Bookend Your Runbooks for Maximum Clarity

A runbook describes how to change the world from the status quo to a desired goal. But, it can be hard to know what to include. Choosing definite bookends can be a huge help.

A runbook is a description of how to change the world from some starting point to some desired goal. But, it can be hard to figure out what does and doesn't belong in that runbook if you're vague about what the boundaries are. Choosing definite bookends for each runbook can be a huge help.

For example, you might have a "Set up a new employee's laptop" as one of your business's runbooks. There are a lot of things which have to be true before you'd want to do that, and it has to end with the laptop actually ready to be used. But, there are also a lot of somewhat related things that are also part of getting a new employee ready which may or may not be part of that runbook. How do you know which to include? The bookends for the runbook will tell you.

An ideal set of bookends has a number of common traits:

  • they each represent a single moment in time

  • it is unambiguous and obvious when they have happened

  • they define a natural starting and stopping point for the overall job

  • they are clearly related to one another and to the job being performed

Choosing the Starting Bookend

The easiest way to find the actual starting point of a runbook is to pick a step you're sure is somewhere in the middle, and then ask yourself: "What do I need to do first?" Keep repeating that question until you drill down to the very first step. Now, ask: "How do I know when it's time to do that?". That's your starting bookend.

Let's consider the example of hiring a new employee. Perhaps you are the co-owner of a seasonal tour guide business. You hire people on for the summer, with the understanding that the job ends in the fall. So, if you have a runbook to hire someone, when does it really start?

Maybe the first thing that occurs to you is that you need to put an ad in the local paper. Is that the very first step? No... you need to decide what you're paying for the position first. Is that the first step? No... you need to chat with your partner to decide on your overall staffing plan first. Is that the first step? Yes. That's when you do your thinking for the season and make all the relevant decisions. So, how do you know when it's time to schedule that meeting? It's always on May 1st. Therefore, that date is the starting bookend.

Choosing the Ending Bookend

Choosing the ending bookend is superficially just the reverse of choosing the starting bookend. Keep asking: "Is this the last step?" until you answer "Yes". The real difficulty is deciding when to stop this process. After all, it's easy to endlessly keep adding more and more to the runbook since there's always more to do.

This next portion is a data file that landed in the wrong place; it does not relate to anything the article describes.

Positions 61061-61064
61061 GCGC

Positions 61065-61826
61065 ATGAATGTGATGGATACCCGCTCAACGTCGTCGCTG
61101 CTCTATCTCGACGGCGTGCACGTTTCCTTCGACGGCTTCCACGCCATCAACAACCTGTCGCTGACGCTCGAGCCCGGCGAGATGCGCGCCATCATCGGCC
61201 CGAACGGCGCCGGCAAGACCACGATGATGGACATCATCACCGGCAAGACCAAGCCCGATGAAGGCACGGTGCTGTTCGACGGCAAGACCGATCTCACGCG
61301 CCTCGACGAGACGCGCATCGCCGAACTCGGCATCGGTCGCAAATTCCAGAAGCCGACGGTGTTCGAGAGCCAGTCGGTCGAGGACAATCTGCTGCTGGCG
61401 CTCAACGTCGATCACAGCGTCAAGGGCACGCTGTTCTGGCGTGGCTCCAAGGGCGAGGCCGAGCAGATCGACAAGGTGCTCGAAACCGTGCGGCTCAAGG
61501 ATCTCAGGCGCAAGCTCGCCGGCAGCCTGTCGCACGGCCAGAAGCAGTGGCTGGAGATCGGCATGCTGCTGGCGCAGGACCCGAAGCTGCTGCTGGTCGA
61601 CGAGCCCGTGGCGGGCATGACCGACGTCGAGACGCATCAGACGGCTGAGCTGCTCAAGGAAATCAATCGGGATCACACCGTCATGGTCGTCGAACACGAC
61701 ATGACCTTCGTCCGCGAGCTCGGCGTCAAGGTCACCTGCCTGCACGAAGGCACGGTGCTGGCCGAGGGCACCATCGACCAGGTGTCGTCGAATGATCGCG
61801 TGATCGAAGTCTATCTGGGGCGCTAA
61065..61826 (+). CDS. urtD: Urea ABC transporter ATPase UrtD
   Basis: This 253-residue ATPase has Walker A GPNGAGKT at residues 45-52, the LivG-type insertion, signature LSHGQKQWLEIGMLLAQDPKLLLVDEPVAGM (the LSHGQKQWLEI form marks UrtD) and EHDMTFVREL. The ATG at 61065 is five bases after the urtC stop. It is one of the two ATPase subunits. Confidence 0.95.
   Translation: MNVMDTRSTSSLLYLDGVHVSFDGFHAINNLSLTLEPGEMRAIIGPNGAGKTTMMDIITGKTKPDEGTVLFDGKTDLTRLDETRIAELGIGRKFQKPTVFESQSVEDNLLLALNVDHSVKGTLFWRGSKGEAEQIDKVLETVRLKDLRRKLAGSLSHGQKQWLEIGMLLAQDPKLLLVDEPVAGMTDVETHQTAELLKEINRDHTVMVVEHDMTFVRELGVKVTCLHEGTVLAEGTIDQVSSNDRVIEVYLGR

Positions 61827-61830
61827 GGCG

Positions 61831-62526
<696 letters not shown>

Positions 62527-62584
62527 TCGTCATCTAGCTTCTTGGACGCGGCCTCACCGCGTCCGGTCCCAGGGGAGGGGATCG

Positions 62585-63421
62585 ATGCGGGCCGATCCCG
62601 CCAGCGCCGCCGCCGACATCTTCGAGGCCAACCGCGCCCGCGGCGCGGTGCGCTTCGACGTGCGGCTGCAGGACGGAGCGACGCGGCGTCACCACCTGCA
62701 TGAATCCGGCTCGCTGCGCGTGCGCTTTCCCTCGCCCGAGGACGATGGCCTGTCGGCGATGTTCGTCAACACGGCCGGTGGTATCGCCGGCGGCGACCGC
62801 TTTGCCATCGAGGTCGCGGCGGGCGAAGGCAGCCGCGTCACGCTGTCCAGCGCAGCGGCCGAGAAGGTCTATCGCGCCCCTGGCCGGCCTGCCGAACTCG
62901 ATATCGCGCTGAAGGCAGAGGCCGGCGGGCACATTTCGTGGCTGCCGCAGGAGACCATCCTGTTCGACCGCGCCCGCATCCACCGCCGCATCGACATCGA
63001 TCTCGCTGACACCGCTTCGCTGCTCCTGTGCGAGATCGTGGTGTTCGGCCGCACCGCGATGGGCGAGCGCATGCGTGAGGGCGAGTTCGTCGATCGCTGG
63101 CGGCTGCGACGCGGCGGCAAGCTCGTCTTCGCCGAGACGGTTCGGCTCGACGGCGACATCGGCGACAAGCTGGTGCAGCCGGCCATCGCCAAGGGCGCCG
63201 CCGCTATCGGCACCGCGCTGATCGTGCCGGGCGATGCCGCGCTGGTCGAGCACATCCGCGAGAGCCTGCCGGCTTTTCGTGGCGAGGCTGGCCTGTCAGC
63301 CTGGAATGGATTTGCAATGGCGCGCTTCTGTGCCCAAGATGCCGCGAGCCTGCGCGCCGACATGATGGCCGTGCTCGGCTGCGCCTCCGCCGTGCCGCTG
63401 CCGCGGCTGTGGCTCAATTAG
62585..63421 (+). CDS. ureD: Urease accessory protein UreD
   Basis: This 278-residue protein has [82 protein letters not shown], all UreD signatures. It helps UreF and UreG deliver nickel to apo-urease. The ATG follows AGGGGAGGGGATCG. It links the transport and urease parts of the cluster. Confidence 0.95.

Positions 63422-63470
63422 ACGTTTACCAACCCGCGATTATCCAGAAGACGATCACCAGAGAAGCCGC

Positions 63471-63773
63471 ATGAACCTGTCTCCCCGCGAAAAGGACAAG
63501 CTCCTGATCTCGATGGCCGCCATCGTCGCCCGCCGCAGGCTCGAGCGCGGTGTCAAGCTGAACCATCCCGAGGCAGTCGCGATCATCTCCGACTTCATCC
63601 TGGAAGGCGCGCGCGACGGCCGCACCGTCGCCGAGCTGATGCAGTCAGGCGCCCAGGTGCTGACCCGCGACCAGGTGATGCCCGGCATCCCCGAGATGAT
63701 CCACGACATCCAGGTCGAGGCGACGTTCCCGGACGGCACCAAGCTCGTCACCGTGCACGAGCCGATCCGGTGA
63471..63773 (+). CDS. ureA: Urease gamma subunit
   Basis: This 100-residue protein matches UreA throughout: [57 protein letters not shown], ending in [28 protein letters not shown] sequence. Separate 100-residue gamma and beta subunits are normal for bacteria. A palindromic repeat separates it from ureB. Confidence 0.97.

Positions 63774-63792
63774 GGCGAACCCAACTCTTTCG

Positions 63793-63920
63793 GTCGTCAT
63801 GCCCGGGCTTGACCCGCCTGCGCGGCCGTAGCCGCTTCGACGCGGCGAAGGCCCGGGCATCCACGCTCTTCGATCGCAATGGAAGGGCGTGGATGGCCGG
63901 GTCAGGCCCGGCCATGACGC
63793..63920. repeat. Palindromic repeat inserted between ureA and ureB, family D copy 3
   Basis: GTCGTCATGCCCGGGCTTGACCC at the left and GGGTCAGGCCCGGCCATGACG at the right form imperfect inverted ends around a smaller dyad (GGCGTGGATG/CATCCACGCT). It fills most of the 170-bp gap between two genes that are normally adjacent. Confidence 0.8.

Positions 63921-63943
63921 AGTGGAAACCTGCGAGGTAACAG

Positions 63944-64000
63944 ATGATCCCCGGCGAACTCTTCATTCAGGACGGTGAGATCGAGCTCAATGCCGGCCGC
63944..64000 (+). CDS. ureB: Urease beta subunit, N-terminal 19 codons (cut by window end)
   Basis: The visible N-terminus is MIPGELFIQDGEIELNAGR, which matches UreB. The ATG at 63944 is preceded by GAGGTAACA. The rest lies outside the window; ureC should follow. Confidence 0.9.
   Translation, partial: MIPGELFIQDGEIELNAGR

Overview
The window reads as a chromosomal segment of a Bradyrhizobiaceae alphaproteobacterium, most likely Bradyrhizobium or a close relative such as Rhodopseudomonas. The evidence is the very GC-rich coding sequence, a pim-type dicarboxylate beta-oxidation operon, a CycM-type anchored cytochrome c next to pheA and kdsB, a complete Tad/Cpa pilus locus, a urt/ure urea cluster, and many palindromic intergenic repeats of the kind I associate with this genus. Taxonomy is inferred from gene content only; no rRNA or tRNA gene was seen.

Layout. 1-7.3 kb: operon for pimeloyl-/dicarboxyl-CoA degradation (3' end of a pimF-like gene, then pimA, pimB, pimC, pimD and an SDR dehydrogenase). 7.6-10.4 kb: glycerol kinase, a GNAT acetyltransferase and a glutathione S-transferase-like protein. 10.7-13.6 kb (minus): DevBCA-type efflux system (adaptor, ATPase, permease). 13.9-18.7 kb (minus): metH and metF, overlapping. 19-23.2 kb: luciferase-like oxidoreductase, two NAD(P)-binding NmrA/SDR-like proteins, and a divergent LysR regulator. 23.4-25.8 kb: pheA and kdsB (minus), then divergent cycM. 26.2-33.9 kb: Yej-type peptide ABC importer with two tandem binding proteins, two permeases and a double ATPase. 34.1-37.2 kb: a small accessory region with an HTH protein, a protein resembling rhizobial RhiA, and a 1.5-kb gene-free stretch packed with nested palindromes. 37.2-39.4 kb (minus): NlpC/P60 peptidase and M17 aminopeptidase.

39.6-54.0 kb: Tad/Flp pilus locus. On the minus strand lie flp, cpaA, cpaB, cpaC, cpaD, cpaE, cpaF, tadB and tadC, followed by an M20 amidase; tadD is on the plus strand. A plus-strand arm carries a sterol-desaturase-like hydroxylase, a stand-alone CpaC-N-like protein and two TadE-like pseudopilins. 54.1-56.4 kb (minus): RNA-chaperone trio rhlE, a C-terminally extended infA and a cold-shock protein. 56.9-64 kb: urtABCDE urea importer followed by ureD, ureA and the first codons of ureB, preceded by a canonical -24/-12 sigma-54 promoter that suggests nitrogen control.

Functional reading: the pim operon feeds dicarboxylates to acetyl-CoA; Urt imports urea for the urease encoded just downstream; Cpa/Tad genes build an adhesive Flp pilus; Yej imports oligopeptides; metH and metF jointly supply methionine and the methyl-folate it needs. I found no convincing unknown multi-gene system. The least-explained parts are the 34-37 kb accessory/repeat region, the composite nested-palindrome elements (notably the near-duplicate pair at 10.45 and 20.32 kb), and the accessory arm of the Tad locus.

A better approach is to ask yourself: "What is the logical goal of this runbook?", and then: "What observable event tells me that goal is clearly and finally finished?". Considering our earlier example of hiring summer help, the logical goal of the process is to get people to agree to show up and give tours. So, the observable, unambiguous, and final event which marks the ending bookend is when the signed employment contract is filed with the company's official papers. Anything after that point no longer serves the goal of hiring, but rather on-boarding the new employee.

Bookends as Handoffs Between Runbooks

Often, the ending bookend for one runbook is the starting bookend for another. You can picture this like a number line. In reality, there are just a lot of individual tasks which are all connected to one another. The bookend is the spot on the number line where you divide one runbook from the next:

So, instead of a single runbook, you may be writing a set of related runbooks, and the question of bookends is really: where do you divide one runbook from the next? In general, it's often best to break where:

  • all the steps after some one step are conditional upon that step

  • the person responsible for the overall job changes

  • there's a natural delay from one step to the next

  • there's clearly a new goal involved

Let's re-consider our first example: setting up a laptop for a new employee. Naturally, you wouldn't do this before they accept the offer! In fact, you wouldn't want to start until you were sure everything was completely finalized: in other words, not until the "Hire a new employee" runbook was finished. The ending bookend for that runbook is the perfect starting bookend for the next:

  • no step of setting up the laptop should start until the employee has accepted

  • the hiring manager performs the first runbook, while an IT support person does the second

  • the employee may not start for a few weeks, and the laptop set-up need only be started a week beforehand

  • hiring a new employee is clearly a separate goal from setting up a laptop


Our product, Runbooks allows you to easily include the bookends for your runbooks in their descriptions. The description can even link to the runbook(s) which may follow or precede it so the sequence from one to the next is always clear.